Then there's the chatty Dinner for Five, in which assorted actors or directors (they have included Rod Steiger, Daryl Hannah and Peter Falk) mull over their career experiences. For off-the-charts geekiness, IFC offers Ultimate Film Fanatic, whose advertising suggests "GET YOUR GEEK ON!" Obsessive-compulsive movie fans compete in trivia-knowledge tests and display their memorabilia collections, the winner being declared the Ultimate Film Fanatic. IFC's only consistently boring series, The Actors, is so vapid that it unintentionally explains why actors should confine themselves to acting: They can't talk without a script.

Hoping to escape show business, if only for an hour or two, an IFC viewer may note with relief the appearance of a charming Wayne Wang film from 1995, Blue in the Face. But even here, if you look in at the wrong moment, you find Jim Jarmusch, the film director, telling Harvey Keitel about how he became a smoker by imitating movie stars. Another film about films. And even when IFC puts on a terrific animated piece, such as Ryan, by Chris Landreth, it turns out to be about Ryan Larkin, the film animator who fell from a promising National Film Board career to alcoholism and poverty -- further proof that this is a punishing, heartless business.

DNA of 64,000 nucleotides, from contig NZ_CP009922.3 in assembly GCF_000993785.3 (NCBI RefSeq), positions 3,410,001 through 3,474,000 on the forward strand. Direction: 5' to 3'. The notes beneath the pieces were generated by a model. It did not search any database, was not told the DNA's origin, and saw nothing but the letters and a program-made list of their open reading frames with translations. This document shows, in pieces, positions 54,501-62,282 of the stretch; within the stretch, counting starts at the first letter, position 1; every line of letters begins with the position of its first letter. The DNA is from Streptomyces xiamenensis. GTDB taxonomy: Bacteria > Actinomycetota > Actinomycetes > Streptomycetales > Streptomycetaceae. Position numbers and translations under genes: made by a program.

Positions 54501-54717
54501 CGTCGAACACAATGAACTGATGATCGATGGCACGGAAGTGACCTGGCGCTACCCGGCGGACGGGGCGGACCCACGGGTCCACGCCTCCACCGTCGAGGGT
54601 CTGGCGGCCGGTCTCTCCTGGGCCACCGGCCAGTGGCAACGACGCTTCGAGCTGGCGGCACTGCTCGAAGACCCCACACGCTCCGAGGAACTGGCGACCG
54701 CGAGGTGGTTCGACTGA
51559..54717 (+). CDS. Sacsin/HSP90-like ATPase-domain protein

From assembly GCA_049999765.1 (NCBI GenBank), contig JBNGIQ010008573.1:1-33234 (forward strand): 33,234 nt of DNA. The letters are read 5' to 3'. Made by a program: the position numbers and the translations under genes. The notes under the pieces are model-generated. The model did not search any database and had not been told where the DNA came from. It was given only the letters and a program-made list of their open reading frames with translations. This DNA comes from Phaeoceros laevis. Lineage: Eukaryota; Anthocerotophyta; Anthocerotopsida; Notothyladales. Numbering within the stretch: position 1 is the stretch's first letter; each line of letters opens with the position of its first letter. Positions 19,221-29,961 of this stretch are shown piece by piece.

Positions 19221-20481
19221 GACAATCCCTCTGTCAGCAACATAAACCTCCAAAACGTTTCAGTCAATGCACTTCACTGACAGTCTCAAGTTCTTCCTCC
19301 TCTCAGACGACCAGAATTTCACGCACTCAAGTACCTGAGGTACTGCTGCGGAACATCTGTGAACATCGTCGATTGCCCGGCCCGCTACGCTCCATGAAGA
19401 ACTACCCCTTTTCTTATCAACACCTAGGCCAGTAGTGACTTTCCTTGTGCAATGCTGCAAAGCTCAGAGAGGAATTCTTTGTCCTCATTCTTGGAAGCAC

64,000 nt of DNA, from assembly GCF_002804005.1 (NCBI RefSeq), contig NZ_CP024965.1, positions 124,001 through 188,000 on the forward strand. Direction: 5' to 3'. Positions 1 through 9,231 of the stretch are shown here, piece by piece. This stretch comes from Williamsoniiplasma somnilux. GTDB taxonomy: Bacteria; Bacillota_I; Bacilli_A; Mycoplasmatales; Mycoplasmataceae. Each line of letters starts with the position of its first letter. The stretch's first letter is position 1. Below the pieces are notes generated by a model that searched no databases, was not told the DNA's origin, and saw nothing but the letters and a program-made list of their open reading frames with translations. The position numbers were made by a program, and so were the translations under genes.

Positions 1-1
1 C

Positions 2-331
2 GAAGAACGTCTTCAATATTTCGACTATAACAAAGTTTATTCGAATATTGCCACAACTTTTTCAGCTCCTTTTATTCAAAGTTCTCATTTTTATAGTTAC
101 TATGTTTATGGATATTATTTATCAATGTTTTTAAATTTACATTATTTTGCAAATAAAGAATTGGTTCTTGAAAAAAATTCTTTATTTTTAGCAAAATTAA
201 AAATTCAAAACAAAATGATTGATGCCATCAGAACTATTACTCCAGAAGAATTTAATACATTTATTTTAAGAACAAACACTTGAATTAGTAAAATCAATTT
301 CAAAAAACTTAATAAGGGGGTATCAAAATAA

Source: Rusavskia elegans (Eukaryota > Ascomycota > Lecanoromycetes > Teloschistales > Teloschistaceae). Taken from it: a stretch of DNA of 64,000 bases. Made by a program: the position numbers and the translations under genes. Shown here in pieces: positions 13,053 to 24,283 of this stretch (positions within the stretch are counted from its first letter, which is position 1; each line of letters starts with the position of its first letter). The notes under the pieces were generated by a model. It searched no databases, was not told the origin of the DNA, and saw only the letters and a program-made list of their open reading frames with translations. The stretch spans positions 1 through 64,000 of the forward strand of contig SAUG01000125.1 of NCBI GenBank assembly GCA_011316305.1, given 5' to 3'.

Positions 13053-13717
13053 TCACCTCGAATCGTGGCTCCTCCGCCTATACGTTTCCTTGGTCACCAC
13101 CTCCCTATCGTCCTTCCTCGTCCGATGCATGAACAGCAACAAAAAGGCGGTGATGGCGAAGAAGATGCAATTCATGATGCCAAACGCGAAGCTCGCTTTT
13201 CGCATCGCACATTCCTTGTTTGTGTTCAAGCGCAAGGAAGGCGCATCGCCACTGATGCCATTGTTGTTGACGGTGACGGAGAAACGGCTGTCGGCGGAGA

There are other ways to tell the difference between channels. For example, if the word Bacon were to appear in the IFC listings, it might be announcing Love Is the Devil: Study for a Portrait of Francis Bacon (1998), about the British painter Francis Bacon and the crook who became Bacon's lover after breaking into his studio. Or it might signal an interview with Kevin Bacon, the prolific star.

But when the title Bacon did in fact appear on Docs this week, it came with an explanation: "A young director travels all over Quebec to meet with major stakeholders in the hog industry."

Docs shows quality documentaries, from My Architect, the excellent film by the son of Louis Kahn, to The Volcano, Donald Brittain's brilliant account of the life of Malcolm Lowry. It also plays many films on standard- issue documentary subjects ("A group of Honduran men hop a train in search of a better life in North America" or "Noise is becoming a growing urban problem"). The channel sometimes lists a must-miss item, honestly flagging it with words that seem to be intended as fair warning ("Environmental activist Severn Cullis-Suzuki travels to Johannesburg, South Africa, to attend the World Summit on Sustainable Development").